Liza’s research centers on the development and the application of theories and simulations to design materials with enhanced electronic, optical, and information-processing capabilities. Her overall interest lies in understanding the mechanism by which electronic energy generates, migrates, and transforms into other energy forms in response to dynamic and static structural heterogeneities. Currently, she is developing theoretical and simulations tools to predict and control the formation of desirable defects that act as qubits for next-generation quantum technologies. Liza also works on simulations of nonequilibrium transport of electronic energy packets known as excitons in disordered organic conjugated polymer network for organic optoelectronic applications.
Liza received a B.S. with Honors in Chemical Engineering, a B.A. with Honors in Chemistry, and a minor in Mathematics from Johns Hopkins University in 2012. As a National Science Foundation (NSF) Graduate Fellow and an MIT Energy Fellow, she completed her graduate studies at Massachusetts Institute of Technology in 2018, where she earned her M.S. and Ph.D. degrees in Chemical Engineering and a minor in Electrical Engineering. Under the guidance of Professor William Tisdale and Professor Adam Willard, Liza developed nonequilibrium energy transport models to identify the effect of nanoscale heterogeneity on material-wide optoelectronic properties, bridging the gap between molecular level theories with macroscopic ensemble-level experiments. In particular, her research focused on simulation of excitons and free charge carrier dynamics in colloidal quantum dot solids and organic conjugated polymers. She has received a number of awards including 1st Place for the Graduate Student Award at the AIChE National Conference, 1st Place for the Best Presentation at the DOE MIT/Harvard Center for Excitonics, and the ACS Student Chemistry Award by state of Maryland.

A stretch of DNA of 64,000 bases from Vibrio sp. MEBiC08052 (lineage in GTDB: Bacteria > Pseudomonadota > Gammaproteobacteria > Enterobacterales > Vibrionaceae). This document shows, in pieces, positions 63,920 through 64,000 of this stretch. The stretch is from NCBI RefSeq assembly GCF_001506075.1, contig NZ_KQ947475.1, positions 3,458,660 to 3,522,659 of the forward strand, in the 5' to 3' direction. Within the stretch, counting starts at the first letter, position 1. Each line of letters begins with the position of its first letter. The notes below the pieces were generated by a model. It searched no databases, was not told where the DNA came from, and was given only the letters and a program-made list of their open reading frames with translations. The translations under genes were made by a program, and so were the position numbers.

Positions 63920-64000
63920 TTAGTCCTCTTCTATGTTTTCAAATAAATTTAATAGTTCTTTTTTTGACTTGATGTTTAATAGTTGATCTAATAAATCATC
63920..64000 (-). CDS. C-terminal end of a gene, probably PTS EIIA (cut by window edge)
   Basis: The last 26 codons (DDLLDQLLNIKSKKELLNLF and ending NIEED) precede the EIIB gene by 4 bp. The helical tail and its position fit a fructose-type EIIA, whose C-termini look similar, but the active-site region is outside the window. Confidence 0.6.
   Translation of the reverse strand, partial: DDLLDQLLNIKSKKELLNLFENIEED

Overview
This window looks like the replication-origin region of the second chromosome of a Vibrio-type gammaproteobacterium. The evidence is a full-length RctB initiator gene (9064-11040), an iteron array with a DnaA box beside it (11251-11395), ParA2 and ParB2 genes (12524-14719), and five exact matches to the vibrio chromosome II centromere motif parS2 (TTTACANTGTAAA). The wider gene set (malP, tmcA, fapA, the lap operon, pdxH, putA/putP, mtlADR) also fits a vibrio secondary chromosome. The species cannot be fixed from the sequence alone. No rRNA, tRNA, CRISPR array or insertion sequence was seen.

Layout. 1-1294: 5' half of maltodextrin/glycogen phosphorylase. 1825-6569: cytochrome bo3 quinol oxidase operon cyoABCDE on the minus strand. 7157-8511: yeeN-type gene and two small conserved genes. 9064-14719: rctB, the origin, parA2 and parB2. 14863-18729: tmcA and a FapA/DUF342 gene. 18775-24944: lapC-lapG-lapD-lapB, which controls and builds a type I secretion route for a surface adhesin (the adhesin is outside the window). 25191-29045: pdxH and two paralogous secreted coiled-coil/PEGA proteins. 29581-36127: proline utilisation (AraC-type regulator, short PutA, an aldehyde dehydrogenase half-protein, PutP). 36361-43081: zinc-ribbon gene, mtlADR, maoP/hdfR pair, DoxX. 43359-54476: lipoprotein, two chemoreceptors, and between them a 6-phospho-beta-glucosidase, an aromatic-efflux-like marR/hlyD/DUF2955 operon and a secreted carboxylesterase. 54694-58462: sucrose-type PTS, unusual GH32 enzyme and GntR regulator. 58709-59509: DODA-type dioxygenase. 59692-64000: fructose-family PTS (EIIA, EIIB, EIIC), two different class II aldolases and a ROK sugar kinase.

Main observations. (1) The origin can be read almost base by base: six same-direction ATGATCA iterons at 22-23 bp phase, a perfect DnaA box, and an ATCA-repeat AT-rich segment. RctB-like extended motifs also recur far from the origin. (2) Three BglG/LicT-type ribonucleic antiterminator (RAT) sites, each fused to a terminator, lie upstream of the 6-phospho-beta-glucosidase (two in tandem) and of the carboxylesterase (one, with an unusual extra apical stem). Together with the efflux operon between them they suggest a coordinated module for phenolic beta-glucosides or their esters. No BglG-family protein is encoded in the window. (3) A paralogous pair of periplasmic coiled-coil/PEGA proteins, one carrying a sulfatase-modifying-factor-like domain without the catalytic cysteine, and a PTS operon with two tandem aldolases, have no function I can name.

In August 2018, Liza joined the Pritzker School of Molecular Engineering at the University of Chicago as a postdoc. She works with Professor Juan de Pablo and Professor Giulia Galli on a novel theoretical framework that combines classical statistical mechanics and first principles electronic structure to build scalable solid-state quantum technologies.